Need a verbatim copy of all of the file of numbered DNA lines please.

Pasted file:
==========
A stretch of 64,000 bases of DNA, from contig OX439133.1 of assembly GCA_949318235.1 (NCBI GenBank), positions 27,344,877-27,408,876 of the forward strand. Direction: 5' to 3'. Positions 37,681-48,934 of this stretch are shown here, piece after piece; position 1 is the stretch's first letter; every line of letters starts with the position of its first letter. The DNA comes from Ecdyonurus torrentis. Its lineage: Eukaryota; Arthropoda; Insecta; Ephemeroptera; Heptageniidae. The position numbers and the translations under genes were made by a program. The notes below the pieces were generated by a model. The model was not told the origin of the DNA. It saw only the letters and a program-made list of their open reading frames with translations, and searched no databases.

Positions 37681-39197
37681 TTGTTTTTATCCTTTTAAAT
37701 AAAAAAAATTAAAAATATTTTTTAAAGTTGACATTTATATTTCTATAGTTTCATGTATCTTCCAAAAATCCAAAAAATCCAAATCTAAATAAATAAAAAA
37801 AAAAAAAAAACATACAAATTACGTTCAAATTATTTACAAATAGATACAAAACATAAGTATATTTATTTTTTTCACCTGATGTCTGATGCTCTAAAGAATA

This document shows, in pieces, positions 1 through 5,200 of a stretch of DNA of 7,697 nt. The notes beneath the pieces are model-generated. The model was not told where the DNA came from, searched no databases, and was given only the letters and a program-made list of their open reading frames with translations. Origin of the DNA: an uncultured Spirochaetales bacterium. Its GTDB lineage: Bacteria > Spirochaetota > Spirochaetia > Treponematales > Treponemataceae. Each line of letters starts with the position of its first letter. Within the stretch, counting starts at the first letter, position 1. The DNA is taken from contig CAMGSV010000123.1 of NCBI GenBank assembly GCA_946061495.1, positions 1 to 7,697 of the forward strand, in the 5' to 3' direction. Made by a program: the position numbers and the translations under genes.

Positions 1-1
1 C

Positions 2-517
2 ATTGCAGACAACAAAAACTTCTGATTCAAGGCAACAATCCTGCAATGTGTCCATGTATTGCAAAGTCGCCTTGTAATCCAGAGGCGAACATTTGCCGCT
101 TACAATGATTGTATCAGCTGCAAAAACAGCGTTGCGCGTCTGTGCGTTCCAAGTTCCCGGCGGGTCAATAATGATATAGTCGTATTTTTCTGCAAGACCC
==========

A stretch of 64,000 bases of DNA, from contig OX439133.1 of assembly GCA_949318235.1 (NCBI GenBank), positions 27,344,877-27,408,876 of the forward strand. Direction: 5' to 3'. Positions 37,681-48,934 of this stretch are shown here, piece after piece; position 1 is the stretch's first letter; every line of letters starts with the position of its first letter. The DNA comes from Ecdyonurus torrentis. Its lineage: Eukaryota; Arthropoda; Insecta; Ephemeroptera; Heptageniidae. The position numbers and the translations under genes were made by a program. The notes below the pieces were generated by a model. The model was not told the origin of the DNA. It saw only the letters and a program-made list of their open reading frames with translations, and searched no databases.

Positions 37681-39197
37681 TTGTTTTTATCCTTTTAAAT
37701 AAAAAAAATTAAAAATATTTTTTAAAGTTGACATTTATATTTCTATAGTTTCATGTATCTTCCAAAAATCCAAAAAATCCAAATCTAAATAAATAAAAAA
37801 AAAAAAAAAACATACAAATTACGTTCAAATTATTTACAAATAGATACAAAACATAAGTATATTTATTTTTTTCACCTGATGTCTGATGCTCTAAAGAATA

This document shows, in pieces, positions 1 through 5,200 of a stretch of DNA of 7,697 nt. The notes beneath the pieces are model-generated. The model was not told where the DNA came from, searched no databases, and was given only the letters and a program-made list of their open reading frames with translations. Origin of the DNA: an uncultured Spirochaetales bacterium. Its GTDB lineage: Bacteria > Spirochaetota > Spirochaetia > Treponematales > Treponemataceae. Each line of letters starts with the position of its first letter. Within the stretch, counting starts at the first letter, position 1. The DNA is taken from contig CAMGSV010000123.1 of NCBI GenBank assembly GCA_946061495.1, positions 1 to 7,697 of the forward strand, in the 5' to 3' direction. Made by a program: the position numbers and the translations under genes.

Positions 1-1
1 C

Positions 2-517
2 ATTGCAGACAACAAAAACTTCTGATTCAAGGCAACAATCCTGCAATGTGTCCATGTATTGCAAAGTCGCCTTGTAATCCAGAGGCGAACATTTGCCGCT
101 TACAATGATTGTATCAGCTGCAAAAACAGCGTTGCGCGTCTGTGCGTTCCAAGTTCCCGGCGGGTCAATAATGATATAGTCGTATTTTTCTGCAAGACCC